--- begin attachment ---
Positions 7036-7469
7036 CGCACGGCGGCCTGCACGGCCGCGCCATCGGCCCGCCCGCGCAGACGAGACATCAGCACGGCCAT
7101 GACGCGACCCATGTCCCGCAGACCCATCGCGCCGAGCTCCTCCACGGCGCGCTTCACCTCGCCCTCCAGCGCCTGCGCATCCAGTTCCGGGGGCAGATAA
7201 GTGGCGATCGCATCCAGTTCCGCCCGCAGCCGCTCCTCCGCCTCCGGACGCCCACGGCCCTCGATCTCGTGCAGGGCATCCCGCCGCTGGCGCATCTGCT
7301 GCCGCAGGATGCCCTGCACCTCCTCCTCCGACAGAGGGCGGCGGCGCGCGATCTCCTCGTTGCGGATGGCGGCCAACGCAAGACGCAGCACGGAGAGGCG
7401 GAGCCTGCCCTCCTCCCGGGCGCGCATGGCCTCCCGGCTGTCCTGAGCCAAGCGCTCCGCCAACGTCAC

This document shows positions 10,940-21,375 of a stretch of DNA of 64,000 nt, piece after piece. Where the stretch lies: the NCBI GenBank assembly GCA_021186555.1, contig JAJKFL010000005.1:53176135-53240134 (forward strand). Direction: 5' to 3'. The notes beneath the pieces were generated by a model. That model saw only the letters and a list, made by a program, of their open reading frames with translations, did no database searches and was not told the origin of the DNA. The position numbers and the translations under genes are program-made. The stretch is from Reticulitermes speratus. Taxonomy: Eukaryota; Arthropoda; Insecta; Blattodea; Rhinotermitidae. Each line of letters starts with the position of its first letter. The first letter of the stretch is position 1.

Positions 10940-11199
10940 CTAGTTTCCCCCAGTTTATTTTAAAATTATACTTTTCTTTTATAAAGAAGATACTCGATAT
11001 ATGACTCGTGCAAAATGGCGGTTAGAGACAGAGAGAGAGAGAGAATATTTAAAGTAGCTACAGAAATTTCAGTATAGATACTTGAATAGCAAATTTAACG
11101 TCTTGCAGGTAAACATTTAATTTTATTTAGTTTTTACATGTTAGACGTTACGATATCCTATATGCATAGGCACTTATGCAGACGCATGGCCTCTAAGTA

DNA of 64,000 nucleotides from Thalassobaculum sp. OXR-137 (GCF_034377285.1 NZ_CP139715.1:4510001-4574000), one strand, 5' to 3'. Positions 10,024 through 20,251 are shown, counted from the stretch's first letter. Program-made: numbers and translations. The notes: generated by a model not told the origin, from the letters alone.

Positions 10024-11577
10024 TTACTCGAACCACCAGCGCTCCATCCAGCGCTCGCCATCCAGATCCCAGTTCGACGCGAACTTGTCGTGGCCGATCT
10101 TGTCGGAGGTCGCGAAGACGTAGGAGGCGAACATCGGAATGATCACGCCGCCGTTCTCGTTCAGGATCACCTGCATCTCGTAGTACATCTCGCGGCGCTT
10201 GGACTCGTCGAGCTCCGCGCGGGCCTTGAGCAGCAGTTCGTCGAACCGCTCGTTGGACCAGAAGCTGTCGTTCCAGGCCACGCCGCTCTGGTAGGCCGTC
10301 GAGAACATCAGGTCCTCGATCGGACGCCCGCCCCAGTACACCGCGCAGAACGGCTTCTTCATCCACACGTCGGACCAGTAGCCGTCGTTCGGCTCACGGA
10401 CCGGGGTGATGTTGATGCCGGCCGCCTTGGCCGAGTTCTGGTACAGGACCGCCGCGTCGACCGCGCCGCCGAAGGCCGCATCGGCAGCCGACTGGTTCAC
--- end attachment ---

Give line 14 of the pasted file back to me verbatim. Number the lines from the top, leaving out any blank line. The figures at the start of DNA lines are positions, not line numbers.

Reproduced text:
10024 TTACTCGAACCACCAGCGCTCCATCCAGCGCTCGCCATCCAGATCCCAGTTCGACGCGAACTTGTCGTGGCCGATCT